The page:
Jones had asked the Board of Supervisors to renew the ICE contract.

The Sacramento County Sheriff's Department has had a contract with ICE to house up to 165 detainees in deportation proceedings at its Rio Cosumnes Correctional Center since 2013.

The contract runs through June 30, 2018, and pays the county $100 per "bed day" per detainee. This fiscal year, the contract is expected to bring the county more than $4 million, according to Sheriff's Department spokesman Sgt. Shaun Hampton.

But Sheriff Scott Jones told the Board in a memo that the average ICE detainee is in the facility 148 days, and renewing the contract could have brought the county up to $6.6 million annually in coming years through increased per-night charges. He was asking for the contract to be extended for an indefinite term.

On Tuesday, Sacramento County Supervisors Don Nottoli, Phil Serna and Patrick Kennedy cast the deciding votes to end the multi-million dollar contract despite that appeal from the Sheriff.

"We’re not housing these people, we are jailing these people," Serna said during comments. "So to have us consider extending a contract that, while it has some fiscal benefit to the county but results in what I think is a quite clear moral abomination ... I don’t want to be party to jailing people when they have no criminal violations. It’s about that simple."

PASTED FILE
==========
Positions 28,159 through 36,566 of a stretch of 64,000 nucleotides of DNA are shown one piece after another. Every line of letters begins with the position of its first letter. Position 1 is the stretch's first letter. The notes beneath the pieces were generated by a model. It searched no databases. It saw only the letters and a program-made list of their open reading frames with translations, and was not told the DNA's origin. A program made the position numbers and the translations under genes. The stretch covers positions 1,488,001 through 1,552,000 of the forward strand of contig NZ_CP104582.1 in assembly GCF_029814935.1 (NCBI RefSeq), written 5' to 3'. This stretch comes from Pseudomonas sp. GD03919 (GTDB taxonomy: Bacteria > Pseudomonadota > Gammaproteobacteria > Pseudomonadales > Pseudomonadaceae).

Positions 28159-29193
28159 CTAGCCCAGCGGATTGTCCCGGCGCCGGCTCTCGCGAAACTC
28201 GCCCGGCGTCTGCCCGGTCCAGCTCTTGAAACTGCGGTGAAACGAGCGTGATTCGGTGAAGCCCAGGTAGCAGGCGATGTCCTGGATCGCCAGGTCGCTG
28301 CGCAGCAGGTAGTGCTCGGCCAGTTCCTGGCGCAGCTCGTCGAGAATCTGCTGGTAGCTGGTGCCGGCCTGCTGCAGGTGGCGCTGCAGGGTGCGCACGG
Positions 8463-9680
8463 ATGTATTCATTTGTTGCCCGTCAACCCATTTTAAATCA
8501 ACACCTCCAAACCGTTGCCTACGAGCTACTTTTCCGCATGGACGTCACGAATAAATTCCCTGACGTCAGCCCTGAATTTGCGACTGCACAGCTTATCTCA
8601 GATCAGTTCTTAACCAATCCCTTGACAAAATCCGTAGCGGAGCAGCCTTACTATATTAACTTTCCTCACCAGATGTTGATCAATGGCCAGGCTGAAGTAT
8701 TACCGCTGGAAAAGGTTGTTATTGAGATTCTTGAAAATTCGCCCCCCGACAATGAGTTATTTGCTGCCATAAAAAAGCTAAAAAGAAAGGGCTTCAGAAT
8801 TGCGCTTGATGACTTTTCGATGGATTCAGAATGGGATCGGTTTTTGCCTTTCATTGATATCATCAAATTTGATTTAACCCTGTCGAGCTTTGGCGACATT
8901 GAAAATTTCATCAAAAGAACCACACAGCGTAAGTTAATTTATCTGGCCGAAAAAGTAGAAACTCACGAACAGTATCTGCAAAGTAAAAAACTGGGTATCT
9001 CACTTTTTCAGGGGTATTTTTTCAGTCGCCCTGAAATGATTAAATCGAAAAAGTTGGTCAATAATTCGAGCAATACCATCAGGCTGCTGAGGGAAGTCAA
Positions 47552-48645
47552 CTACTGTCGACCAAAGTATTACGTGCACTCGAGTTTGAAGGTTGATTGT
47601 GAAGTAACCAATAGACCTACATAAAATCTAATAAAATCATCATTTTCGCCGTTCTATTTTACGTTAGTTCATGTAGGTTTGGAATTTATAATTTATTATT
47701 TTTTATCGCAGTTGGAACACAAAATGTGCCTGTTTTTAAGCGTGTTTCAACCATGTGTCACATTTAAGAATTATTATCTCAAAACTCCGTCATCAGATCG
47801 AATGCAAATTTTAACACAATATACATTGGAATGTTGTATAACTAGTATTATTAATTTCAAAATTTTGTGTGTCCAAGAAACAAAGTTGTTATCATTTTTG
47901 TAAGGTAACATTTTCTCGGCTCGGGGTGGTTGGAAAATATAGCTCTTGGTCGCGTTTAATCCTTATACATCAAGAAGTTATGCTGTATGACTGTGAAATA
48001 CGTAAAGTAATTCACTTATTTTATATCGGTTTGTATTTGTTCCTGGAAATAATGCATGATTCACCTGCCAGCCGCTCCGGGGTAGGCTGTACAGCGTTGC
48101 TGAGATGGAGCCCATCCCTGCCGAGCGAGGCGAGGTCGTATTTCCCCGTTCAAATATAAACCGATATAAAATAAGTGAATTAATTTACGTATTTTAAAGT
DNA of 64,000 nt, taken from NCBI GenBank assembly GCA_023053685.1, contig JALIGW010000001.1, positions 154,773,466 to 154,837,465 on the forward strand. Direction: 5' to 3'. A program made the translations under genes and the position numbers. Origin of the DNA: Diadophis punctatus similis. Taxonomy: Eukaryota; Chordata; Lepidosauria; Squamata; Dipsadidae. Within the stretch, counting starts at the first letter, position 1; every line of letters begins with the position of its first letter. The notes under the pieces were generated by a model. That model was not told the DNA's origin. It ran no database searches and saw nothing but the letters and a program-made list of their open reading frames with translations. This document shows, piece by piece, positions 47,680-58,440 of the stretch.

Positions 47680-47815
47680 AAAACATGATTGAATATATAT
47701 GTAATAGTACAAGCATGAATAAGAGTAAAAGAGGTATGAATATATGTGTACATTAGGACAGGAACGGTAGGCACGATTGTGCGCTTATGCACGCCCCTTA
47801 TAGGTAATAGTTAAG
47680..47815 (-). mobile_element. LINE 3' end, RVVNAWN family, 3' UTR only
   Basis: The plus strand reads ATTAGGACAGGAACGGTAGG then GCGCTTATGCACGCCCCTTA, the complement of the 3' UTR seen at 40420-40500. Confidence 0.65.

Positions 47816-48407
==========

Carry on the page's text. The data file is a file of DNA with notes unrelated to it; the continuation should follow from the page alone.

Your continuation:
Serna said Wednesday that while he always has been a strong supporter of social justice causes, the moral plea from local activists did affect him.

"Certainly, the activists deserve a lot of credit for really bringing the nuances of the issue to the forefront in terms of what we are being asked to consider with the contract extension," Serna said.

Proponents of the contract, including Supervisors Sue Frost and Susan Peters, argued that it was "humanitarian" to renew the contract because it could allow some detainees to remain closer to family.

"The idea of them being sent several states away ... these are very often poor families that can not make a trip, and they need to be able to talk about what’s going to happen to the family," said Peters during the meeting.

Jones said in his memo that detainees might be sent to Texas if Sacramento closed its facility, but ICE could not immediately confirm that. Hampton said via email that all ICE detainees would be out of Rio Cosumnes by the end of June. There were 82 male detainees in the facility on Wednesday.